In the two-hour movie, I found it immensely distracting. The contact lenses, the eyeliner, whatever the hell is going on with his stupid fake eyebrows, the curved nose they stuck on him, the giant oil painting of a bottom lip they glued to his real bottom lip… all of these things just kept me staring at parts of his face for the entire movie through squinted eyes thinking, jeez, I am so distracted right now. Is that a lip or a throw-rug? EYEBROWS! EYEBROWS! Lip. Liiiiiip. Contacts. LIP! Nose. Fake nose. Eyebrows eyebrows LIIIIIIIIP.

But it’s not JUST the make-up. It’s also the constant facial contortion he’s undergoing, rigidly holding a lemon face to approximate Bruce Willis’ sour mug, and the raspy muttering Bruce Willis voice impression, and the attempt at the famous Bruce Willis smirk, and the worst part of ALL OF THESE DISTRACTING DISTRACTIONS that he STILL DOESN’T FUCKING LOOK OR SOUND ANYTHING LIKE BRUCE WILLIS.

THUSLY, there is NO POINT. We would have easily accepted the idea that they were the same person at different ages if the film just told us that. We may have thought initially, well, they don’t really look anything alike, but we wouldn’t be obsessed with it for the entire movie. (LIP. LIIIIIIIP.) We would probably just accept it. Suspending disbelief isn’t always easy, but it’s especially hard when you’re staring at an actor who you like and who you are familiar with while he does a shitty Bruce Willis impression for two hours with a face covered in plastic noses and fake eyebrows and lip-murals. AND, if you insist on covering JGL with weird, distracting make-up, why not have him play dual roles, so the young JGL is just JGL, and the old JGL is JGL covered with old-person make-up? At least that way, while one JGL is covered in stupid, unconvincing make-up, you still have one that isn’t.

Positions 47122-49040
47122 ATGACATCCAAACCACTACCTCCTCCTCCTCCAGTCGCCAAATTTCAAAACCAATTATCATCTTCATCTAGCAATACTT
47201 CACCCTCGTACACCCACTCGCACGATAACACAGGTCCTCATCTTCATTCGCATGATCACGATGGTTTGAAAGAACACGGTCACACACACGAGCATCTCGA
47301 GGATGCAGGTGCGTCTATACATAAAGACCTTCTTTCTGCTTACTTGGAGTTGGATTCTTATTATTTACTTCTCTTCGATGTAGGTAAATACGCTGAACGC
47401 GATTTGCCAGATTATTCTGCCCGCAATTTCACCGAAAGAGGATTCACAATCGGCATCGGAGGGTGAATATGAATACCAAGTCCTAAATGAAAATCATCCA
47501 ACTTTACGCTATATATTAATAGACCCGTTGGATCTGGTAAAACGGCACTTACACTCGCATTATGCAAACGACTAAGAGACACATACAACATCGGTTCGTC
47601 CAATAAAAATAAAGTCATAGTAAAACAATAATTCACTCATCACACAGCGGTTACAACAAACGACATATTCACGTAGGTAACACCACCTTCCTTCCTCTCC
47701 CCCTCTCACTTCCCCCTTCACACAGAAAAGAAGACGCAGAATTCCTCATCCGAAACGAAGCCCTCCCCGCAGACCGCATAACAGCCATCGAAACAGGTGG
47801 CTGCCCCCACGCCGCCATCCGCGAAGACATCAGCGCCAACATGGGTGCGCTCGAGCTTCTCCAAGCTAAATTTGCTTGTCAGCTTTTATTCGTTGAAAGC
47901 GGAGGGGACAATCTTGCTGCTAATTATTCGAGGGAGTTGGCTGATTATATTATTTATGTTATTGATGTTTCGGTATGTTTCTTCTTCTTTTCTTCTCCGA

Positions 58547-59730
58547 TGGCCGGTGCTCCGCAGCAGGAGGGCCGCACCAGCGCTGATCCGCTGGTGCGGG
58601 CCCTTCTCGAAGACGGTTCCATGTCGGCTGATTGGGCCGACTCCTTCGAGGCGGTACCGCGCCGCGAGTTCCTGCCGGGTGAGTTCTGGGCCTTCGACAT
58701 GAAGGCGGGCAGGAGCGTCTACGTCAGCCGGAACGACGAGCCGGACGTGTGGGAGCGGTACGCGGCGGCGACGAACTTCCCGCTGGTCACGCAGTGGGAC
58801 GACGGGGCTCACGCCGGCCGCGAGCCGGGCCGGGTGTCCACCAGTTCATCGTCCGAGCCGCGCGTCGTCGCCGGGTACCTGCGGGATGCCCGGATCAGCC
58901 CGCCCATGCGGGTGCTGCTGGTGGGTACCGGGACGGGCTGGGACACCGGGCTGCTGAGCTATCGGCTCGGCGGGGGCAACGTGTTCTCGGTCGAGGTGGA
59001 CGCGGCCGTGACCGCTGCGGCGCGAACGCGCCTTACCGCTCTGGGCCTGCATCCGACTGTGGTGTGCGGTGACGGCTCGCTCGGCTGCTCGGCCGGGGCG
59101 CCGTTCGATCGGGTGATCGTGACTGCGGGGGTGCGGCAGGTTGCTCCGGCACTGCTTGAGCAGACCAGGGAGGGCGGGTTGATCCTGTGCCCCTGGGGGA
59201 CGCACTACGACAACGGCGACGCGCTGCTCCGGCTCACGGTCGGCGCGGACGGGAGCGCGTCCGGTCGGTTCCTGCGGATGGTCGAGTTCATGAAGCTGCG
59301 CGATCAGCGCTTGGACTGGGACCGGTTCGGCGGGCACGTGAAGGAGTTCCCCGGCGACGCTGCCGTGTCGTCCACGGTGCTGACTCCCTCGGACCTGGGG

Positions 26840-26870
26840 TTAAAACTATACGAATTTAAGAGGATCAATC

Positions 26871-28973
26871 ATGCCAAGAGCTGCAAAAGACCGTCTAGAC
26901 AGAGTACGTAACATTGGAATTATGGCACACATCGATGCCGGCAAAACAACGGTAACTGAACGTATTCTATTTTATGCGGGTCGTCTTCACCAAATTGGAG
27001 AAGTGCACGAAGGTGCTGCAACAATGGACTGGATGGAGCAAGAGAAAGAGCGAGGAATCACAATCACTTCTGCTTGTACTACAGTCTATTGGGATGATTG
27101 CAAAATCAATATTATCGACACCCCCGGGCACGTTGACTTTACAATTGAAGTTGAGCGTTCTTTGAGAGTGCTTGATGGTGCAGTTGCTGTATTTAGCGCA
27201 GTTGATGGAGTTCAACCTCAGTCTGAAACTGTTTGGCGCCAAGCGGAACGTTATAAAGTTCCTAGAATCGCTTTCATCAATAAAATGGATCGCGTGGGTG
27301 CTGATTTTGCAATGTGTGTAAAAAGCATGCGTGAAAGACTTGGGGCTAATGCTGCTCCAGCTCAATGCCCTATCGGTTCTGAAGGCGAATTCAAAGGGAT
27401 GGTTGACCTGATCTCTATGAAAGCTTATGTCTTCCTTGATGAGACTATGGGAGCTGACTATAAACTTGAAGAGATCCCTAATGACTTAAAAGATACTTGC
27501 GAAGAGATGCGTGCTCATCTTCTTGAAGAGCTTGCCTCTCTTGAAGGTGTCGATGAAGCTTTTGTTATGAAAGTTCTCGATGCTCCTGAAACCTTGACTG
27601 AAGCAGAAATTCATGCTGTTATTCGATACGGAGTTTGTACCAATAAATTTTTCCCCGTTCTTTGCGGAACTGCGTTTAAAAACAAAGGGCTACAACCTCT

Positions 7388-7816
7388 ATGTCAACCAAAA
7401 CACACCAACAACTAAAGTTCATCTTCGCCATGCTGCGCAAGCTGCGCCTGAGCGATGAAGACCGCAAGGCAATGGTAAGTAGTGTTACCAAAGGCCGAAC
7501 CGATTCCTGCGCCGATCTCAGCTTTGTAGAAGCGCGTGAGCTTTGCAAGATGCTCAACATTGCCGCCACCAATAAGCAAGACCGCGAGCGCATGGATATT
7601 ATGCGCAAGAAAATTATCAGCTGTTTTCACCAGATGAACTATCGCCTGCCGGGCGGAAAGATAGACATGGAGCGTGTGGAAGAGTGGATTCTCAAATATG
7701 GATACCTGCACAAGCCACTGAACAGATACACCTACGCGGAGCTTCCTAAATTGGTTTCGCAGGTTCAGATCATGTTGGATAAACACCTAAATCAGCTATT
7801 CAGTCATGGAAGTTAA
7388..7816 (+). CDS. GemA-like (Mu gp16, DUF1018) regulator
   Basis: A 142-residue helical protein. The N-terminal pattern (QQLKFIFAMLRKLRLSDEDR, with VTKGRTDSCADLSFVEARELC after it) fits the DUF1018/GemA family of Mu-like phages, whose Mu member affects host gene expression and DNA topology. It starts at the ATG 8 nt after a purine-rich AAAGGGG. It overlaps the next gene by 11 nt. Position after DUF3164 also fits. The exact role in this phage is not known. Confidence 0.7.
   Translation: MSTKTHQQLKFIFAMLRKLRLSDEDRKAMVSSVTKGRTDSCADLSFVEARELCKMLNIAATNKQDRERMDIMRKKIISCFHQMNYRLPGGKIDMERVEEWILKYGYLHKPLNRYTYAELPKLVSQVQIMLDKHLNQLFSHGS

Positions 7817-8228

Anyway. Those were my two concerns going in, and they remain my two concerns coming out, but they are both ultimately overshadowed greatly by the quality of everything else. There’s a great story to Looper, and the film has plenty of excitement, several WTF moments, some great character development, and if you can let the science go, and do your best to forget JGL is wearing a Bruce Willis mask that doesn’t look anything like Bruce Willis, I think there’s a lot to enjoy. Go see it!

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The Future Was Then: Freejack

For decades, filmmakers have looked ahead to the 21st Century, imagining it as a time of wonder and technological advancement. And here we are, wading balls-deep in the very future they so fervently imagined. The Future Was Then will examine various filmmakers’ visions and predictions of a future that we are now living in, and see how they stack up against reality.

Our first film is Freejack, the 1992 Emilio Estevez time-travel film that takes place in the distant, futuristic world of 2009. Keep in mind, I’ll just be looking objectively at the predictions the filmmakers, not actually reviewing the film itself, though it should be noted that the film in this case completely sucks.